Truck stop owner sues state, parish over ownership of tiger
Tiger Truck Stop and Tony The Tiger owner Michael Sandlin filed suit Tuesday against Iberville Parish and the State of Louisiana contending the State Department of Wildlife and Fisheries lacks constitutional authority to prohibit him ownership of a big cat because he possesses a federal permit to do so.
Sandlin has lawfully kept the tiger in a cage on his property near the Grosse Tete truck stop for ten years and has been hounded by animal activists and the Animal Legal Defense Fund to a sanctuary for big cats.
The lawsuit was filed two months after a state district court judge ruled the animal is not permitted by state law to remain at this present location. Tiger Truck Stop is the permit holder, not Sandlin, and the judge ruled a state permit can only be issued to an individual not a corporation or company. The DWF was barred from issuing a new permit by the ruling. Sandlin is appealing the ruling. If it is denied, the tiger owner will have 30 days to move him to big cat sanctuary of his choice.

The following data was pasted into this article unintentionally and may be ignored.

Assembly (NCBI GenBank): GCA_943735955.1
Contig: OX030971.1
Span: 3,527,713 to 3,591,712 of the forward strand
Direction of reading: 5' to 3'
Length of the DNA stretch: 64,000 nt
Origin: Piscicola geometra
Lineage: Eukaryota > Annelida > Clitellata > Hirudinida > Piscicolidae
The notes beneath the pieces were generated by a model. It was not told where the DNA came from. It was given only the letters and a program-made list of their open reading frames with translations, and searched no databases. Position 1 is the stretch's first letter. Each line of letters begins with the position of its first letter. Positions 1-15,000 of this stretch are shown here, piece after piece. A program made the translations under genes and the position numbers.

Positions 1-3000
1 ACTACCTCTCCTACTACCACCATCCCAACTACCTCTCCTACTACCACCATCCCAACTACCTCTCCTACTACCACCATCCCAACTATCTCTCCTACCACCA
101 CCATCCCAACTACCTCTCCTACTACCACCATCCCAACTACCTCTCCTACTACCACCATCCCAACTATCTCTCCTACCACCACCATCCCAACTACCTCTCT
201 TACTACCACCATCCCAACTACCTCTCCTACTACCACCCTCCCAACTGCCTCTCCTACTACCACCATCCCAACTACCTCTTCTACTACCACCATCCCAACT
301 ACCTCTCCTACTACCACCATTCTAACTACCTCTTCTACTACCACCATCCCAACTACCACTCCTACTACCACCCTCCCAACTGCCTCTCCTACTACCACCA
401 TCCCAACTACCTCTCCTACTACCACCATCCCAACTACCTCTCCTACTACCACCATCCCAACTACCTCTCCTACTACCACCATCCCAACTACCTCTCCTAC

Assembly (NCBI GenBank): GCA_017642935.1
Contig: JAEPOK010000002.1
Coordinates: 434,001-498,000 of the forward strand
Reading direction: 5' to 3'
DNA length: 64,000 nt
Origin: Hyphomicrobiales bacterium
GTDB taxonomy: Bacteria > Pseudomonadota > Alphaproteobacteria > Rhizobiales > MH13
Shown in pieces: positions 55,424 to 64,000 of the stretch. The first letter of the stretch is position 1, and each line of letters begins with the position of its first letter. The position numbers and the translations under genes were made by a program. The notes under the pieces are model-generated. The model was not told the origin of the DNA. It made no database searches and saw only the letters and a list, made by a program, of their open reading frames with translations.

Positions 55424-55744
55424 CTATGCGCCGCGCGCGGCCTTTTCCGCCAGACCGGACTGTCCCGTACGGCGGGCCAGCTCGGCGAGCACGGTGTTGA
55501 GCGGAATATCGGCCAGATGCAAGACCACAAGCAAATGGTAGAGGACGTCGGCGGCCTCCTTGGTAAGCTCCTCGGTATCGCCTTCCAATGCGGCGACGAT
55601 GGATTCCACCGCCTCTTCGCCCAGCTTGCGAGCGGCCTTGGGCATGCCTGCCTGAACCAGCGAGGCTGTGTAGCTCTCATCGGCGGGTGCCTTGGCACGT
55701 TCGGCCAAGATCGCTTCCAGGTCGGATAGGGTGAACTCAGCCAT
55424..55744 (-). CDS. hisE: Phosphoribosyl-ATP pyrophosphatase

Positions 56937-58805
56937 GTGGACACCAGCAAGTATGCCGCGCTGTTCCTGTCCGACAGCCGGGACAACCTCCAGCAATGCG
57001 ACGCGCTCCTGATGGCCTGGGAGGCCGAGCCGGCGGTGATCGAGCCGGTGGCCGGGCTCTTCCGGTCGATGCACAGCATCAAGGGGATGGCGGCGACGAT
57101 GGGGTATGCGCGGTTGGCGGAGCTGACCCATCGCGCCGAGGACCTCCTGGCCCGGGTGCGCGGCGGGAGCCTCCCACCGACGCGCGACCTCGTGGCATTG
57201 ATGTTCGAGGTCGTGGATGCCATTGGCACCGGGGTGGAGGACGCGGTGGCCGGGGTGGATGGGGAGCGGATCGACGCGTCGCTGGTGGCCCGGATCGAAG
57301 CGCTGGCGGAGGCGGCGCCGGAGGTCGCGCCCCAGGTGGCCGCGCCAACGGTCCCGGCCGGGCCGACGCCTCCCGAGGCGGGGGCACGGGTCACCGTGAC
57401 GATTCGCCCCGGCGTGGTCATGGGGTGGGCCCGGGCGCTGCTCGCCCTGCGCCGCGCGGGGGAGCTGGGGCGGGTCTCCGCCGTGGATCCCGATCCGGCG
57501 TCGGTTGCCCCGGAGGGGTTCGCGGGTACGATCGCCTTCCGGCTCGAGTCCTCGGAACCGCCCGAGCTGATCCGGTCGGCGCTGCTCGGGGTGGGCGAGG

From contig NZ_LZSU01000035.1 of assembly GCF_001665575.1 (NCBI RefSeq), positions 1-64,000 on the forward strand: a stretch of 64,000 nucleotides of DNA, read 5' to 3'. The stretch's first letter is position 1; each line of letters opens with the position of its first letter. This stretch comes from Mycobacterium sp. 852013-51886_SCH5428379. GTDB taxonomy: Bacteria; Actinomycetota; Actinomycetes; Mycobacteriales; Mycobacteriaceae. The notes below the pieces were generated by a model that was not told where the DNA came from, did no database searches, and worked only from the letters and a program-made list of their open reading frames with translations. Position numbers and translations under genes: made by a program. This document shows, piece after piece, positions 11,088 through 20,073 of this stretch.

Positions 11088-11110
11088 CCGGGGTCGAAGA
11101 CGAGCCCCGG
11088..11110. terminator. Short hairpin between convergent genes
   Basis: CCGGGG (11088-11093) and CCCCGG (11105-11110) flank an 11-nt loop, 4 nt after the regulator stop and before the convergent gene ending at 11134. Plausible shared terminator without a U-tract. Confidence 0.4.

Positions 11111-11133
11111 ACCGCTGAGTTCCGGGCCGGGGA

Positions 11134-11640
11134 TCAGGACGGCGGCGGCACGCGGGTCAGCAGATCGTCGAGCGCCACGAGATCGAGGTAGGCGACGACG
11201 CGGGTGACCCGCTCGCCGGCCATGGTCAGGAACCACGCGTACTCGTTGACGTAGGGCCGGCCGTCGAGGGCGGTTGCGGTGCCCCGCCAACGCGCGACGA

A Louisiana law prohibiting private ownership of big cats was passed in 2006. However, the law included a grandfather cause, allowing ownership if an animal was owned prior to the 2006 law passage. The Animal Legal Defense Fund cited the tiger was not legally owned prior to 2006 by Sandlin because of a 1993 Iberville Parish ordinance prohibiting ownership of wild, exotic animals for display or exhibition.
Sandlin’s new lawsuit indicates that both the 2006 state law and the Iberville Parish ordinance are both unconstitutional. The lawsuit notes DWF has no authority over exotic animals not indigenous to the state, and that the parish ordinance has an exception for persons with proper federal permits.